Writer Suzie Miller is enjoying her success. Boy, is she enjoying it. There’s a wonderful photo of her winning a prestigious Olivier Award in April for her one-woman legal drama Prima Facie, which played at Queensland Theatre in 2021. I walked out of the Bille Brown Theatre thinking it was a drama that could really go places. Usually, I’m looking at my watch midway through anything at the theatre, but I never looked once during Prima Facie, which in Australia starred Sheridan Harbridge in the lead role of Tessa.

I’m not at all surprised that Miller’s play has gone gangbusters on the West End in London and on Broadway. I’m a little surprised that it is now a novel. Prima Facie the book (Picador Australia: $34.99) is just out and it’s as gripping as the play. But it’s a kind of retro fitting, really, because the book should come first and then the play and then the film. And there is a film coming.

Miller has flouted convention in this regard. Because she can. She will be telling us all about this in person soon because she’s coming to Brisbane on October 9 as part of the recently launched Calile Culture program, a series of curated conversations, events and partnerships and collaborations at The Calile Hotel in Fortitude Valley, the hotel recently named 12th best hotel in the world.

That was quite a coup and it’s also quite a coup for Calile Culture to have the hottest playwright on the planet right now. (Miller will also appear at an Avid Reader Bookshop event in Brisbane.)

You don’t have to bend her arm to get Suzie Miller to Brisbane. She loves Queensland. She once lived at Beechmont and the family has an apartment at Burleigh Heads, where she sometimes retreats to write.

And she has great friends from here, including London-based theatre producer Trish Wadley who was instrumental in getting Prima Facie onto the stage in the West End. Wadley didn’t produce the play but she did introduce Miller to the director who took it on, Justin Martin.

Just before I get on the phone to Miller to chat about her career and her forthcoming visit I re-read an article about her and I’m looking again at that photo of her receiving her Olivier award. Her elation is quite refreshing.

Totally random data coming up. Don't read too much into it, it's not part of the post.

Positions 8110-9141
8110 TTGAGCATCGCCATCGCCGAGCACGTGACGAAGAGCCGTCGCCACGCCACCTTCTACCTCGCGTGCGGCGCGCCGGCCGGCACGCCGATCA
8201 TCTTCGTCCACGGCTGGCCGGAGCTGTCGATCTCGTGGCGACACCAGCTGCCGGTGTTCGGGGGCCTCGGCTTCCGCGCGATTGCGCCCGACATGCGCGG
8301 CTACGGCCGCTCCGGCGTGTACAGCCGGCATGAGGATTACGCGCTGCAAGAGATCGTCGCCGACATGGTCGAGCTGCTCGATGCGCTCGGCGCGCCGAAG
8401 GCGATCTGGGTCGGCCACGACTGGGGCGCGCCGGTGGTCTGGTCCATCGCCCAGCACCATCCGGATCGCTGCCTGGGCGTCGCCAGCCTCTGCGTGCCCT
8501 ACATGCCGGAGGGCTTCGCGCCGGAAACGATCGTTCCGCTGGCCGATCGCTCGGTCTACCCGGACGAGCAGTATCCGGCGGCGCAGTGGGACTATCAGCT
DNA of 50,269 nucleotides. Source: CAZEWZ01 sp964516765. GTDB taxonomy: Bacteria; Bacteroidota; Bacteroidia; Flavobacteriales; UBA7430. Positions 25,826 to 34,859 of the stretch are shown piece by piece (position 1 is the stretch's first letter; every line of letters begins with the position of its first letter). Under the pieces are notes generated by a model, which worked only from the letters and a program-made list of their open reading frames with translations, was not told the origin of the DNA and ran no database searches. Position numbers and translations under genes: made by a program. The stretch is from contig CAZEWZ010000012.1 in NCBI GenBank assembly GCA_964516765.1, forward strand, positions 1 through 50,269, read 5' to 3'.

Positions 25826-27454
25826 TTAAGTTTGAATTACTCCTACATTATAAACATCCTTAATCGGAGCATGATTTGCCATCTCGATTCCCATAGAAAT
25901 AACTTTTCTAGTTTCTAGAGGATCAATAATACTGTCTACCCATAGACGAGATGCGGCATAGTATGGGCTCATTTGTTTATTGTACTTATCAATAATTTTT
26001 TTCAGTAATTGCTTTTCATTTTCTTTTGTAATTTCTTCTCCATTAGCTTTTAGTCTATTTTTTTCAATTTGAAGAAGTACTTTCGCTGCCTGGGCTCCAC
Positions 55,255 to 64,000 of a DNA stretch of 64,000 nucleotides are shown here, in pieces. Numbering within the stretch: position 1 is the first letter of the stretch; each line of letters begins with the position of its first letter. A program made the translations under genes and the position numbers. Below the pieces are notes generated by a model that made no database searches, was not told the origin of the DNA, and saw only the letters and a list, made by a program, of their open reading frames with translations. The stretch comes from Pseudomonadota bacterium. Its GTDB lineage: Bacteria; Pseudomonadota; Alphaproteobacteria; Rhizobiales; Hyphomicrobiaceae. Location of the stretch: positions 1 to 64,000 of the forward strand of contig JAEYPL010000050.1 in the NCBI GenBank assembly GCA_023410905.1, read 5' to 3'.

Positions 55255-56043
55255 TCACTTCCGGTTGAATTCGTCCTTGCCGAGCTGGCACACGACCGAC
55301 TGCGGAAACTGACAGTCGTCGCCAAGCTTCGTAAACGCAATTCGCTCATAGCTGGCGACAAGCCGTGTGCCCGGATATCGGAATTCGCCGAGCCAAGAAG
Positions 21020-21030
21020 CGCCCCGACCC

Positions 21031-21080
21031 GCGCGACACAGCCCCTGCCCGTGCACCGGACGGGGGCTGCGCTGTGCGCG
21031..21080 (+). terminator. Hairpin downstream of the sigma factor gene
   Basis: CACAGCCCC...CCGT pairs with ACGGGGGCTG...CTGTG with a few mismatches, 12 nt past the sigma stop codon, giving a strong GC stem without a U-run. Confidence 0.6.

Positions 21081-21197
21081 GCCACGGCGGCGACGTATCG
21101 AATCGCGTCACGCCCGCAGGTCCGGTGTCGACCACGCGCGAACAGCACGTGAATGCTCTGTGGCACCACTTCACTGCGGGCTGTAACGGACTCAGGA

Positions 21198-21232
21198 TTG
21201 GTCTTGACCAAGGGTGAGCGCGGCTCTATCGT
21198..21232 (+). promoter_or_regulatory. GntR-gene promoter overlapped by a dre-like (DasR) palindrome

“I am such an Australian on stage,” she says, laughing. “I tried to be quiet but I couldn’t be. That was the best night. Possibly the best night of my life.”

As for the photo … well, she feels a bit embarrassed about it.

“But it’s the one photo everybody published,” she says.

She won the Laurence Olivier Award for Best New Play 2023 for Prima Facie, which had a sold-out season in London and on Broadway this year.

Another of her plays, RBG: Of Many, One, is also going well and it comes to Brisbane next year. (Being a former lawyer, her plays tend to be about the law.) It stars Heather Mitchell as the late Ruth Bader Ginsburg, the second woman to be appointed to the US Supreme Court and the woman who changed the face of the American legal system.

Miller, who also has doctorates in drama and mathematics, was a lawyer practicing in the field of human rights law before she began writing fulltime. She is married to a High Court judge, Robert Beech-Jones, and they have two children, Sasha, 21, and Gabriel, 24, who live in Sydney.

Miller divides her time between Sydney, London and, more recently, New York, with occasional forays to Burleigh Heads and Brisbane, when she can.

“I’m a Queenslander by association,” Miller says. “I’m there a lot. I did a PhD at QUT and we lived at Beechmont for a year-and-a-half.  And I have my Brisbane people. I have a real attachment.”

It was Queensland Theatre’s artistic director Lee Lewis who directed the original production of Prima Facie, first at Griffin Theatre in Sydney and later in Brisbane at Queensland Theatre.

The 90-minute play is a drama about a young woman lawyer who has worked her way to the top and whose views of the legal system change after she is sexually assaulted. Originally set in Sydney it has changed setting overseas and the novel is set in London but the central drama remains.

The film, which will begin shooting when the Hollywood strikes are over, will introduce another element to the story. Race.

“I haven’t described Tessa much so far,” she says. “And that’s because I wanted her to be an everywoman. In the film she will be played by Cynthia Erivo.”

The black British actor and singer is next to play the role of Tessa after Jodie Comer, who starred on the West End and on Broadway.

Miller says she is excited about the film. Meanwhile, the play has been translated into 25 languages and is currently on stage in Turkey and several other non-English speaking countries.

A new play, Jailbaby, recently premiered in Sydney and she is working on another, Inter Alia, for London’s National Theatre.

She is the writer du jour and everyone wants a piece of her. And we get to see her on the cusp of super stardom. Miller is revelling in her career as she flits between Sydney, London and New York.

“I’m going back to London later in October,” she says. “I’m travelling a lot. I was in New York for three months this year and it was great but I got homesick. I just wanted to come home and smell a gum tree.”

Suzie Miller, Prima Facie, The Calile Hotel, 48 James St, Fortitude Valley, Monday October 9, 6pm


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